Solstickan Foundation for the benefit of children and elderly
A share of the sale price of every box of Solstickan-brand matches is allocated to the Solstickan Foundation - for the benefit of children and the elderly. Read about the non-profit association Arken pony farm in Malmö, Sweden, that was granted SEK 20,000 from Solstickan Foundation in order to start a partnership with the aim to stimulate disabled children.
Partnership with riding school – stimulating for disabled children
Every year, the Solstickan Foundation awards grants to support organizations that work with disabled or chronically ill children. In 2008, the non-profit association Arken Pony Farm in central Malmö received SEK 20,000 to develop its activities for socially exposed disabled children.
Somewhat unexpectedly, a pony stable with 14 horses, sheep and rabbits can be found at the far end of Folkets Park in Malmö. The stable, enclosed pastures and riding school are surrounded by traditional types of housing. However, Malmö is not displaying its best side this early autumn afternoon with the rain pouring down outside the open stable door and the clouds lying heavy over the city. But inside the stable, it is dry and warm and filled with frantic activity. The horses Saga and Ville are being carefully attended to by Noman and Adam – first using a scrubbing brush, then a softer one. Before the saddle and bridle are put on, mud and stones are scraped off the horses’ hooves.
“Saga is a Norwegian pony,” says Noman gladly.
He and his classmate Adam have come to the association every second Wednesday since the spring and they talk proudly about the stable and their four-footed friends.
Partnership contributed to development
The association, which teaches disabled children to ride and take care of the horses, has been in operation for slightly more than a year. It is a partnership between Arken Pony Farm and Class 2-5 D from Örtagård School in the much-discussed Malmö district of Rosengård.
“The grant from Solstickan has made this partnership between the class and the stable possible, and has contributed to further development and inspiration,” says Renate Härkönen, social educationist and riding instructor.
The children are between eight and 11 years old, have autism or autistic traits and are of average intelligence. They go to school but are taught in a specially adapted unit at the school.
“As a rule, you could say that autistic children find social interaction difficult and are hypersensitive since their power of concentration can be limited at times. This means that all new activities require careful preparation and a clear structure.”
Suitable environment with distinct rules
‘Arken Pony Farm is a small riding school, which is an advantage. It is well-planned and quiet and the horses are friendly and feel at ease. It is also easier for the children to get to know the personnel and establish a relationship with them.
“It’s incredibly stimulating for these children to visit the stable. They are taught psychomotor skills and communication and learn to cope with and overcome their fears. In addition, the actual environment in a stable with clear and distinct rules and procedures is particularly suitable for children with this type of disability. It invokes a sense of security.”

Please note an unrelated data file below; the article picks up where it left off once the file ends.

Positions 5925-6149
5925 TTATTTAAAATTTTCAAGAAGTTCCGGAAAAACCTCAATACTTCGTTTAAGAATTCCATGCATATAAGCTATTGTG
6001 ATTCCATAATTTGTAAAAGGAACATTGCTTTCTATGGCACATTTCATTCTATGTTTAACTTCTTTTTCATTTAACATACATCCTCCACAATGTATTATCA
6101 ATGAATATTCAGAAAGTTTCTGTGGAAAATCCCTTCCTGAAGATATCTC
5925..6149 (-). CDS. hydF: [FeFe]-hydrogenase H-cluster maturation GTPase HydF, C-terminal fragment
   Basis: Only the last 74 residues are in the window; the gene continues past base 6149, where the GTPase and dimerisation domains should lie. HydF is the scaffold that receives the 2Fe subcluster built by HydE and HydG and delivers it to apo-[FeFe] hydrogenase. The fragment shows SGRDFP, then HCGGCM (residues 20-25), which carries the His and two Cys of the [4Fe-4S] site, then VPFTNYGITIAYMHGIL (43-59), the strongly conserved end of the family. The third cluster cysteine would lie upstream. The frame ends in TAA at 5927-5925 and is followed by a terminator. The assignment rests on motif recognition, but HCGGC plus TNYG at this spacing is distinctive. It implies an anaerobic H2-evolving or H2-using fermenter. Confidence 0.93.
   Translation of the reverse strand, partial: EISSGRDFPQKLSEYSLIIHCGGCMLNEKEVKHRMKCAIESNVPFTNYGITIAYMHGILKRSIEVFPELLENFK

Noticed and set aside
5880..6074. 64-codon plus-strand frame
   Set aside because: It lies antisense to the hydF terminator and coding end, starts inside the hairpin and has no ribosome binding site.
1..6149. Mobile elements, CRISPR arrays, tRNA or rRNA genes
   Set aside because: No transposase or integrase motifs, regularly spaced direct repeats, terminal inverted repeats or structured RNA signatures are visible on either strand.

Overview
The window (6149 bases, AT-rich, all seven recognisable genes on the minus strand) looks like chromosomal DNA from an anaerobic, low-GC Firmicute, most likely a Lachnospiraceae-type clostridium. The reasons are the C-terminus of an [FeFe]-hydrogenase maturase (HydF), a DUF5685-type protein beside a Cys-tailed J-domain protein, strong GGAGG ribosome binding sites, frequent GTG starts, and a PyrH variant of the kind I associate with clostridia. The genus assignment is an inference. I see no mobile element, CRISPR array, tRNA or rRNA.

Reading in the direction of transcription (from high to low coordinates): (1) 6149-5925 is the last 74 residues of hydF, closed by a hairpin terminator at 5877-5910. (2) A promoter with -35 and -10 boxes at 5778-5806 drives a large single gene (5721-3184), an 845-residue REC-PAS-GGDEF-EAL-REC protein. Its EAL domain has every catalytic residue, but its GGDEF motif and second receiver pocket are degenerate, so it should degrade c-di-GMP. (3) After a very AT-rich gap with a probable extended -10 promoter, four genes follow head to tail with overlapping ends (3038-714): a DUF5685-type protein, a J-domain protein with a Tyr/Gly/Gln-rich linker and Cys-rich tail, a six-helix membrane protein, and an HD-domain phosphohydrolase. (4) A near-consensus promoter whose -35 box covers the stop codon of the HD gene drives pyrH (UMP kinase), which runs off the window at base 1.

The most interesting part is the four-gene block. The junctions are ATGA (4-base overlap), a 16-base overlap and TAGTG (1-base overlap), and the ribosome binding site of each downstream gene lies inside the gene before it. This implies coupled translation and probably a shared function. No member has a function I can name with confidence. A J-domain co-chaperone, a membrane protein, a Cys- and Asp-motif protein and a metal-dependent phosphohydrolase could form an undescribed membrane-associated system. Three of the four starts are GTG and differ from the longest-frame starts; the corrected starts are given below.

In the stable, the bridle has been put on and the saddle girths have been tied around the horses’ stomachs. The boys say that you have to be strong to ride.
“The saddle is very heavy to carry,” says Adam.
As soon as the horses are in the ring, the boys climb on to the saddles and grip hold of the reins tightly. From previously barely daring to get close to the horses, the children now trot casually around the ring and steer the much larger and heavier animals over bars and in between cones. You can see the pride in their eyes as the horses obey them when pressed and as they steer the reins. Before their riding lesson, they went through the theory for today’s exercises, which will eventually result in a riding badge.
Practical lessons in the stable are also accompanied by theory in the class room, which is mixed with more traditional subjects. The class has been given bridles and saddles to play with and use in lessons, for example. The pupils play a horse memory game and learn about the animal’s anatomy and colors, and the names of the various parts of the bridles and saddles.
Plan for expansion
Åsa Kroon, Chairman and stable manager, explained the plans to improve and expand the operations so that more children can benefit from them. The aim is to combine them with the other activities at Arken Pony Farm, which also has a traditional riding school and arranges recreational activities for children.
“It’s so obvious that the children become stronger from being around the animals and other people. They can train their psychomotor skills, communication and social interaction in a natural way. Put simply, we want to use our organization to improve the opportunities of disabled children in society.”
Facts about Solstickan:
Four öre per matchbox sold go direct to the Solstickan Foundation. The total figure amounts to nearly 2 MSEK per year for charity. Approximately 10 billion boxes have been sold in Sweden since 1936, corresponding to nearly 100 MSEK for the Foundation since it was formed. Dreams come true when öre turn into millions of kronor.
Written by: Birgitta Sjöberg, Free lance writer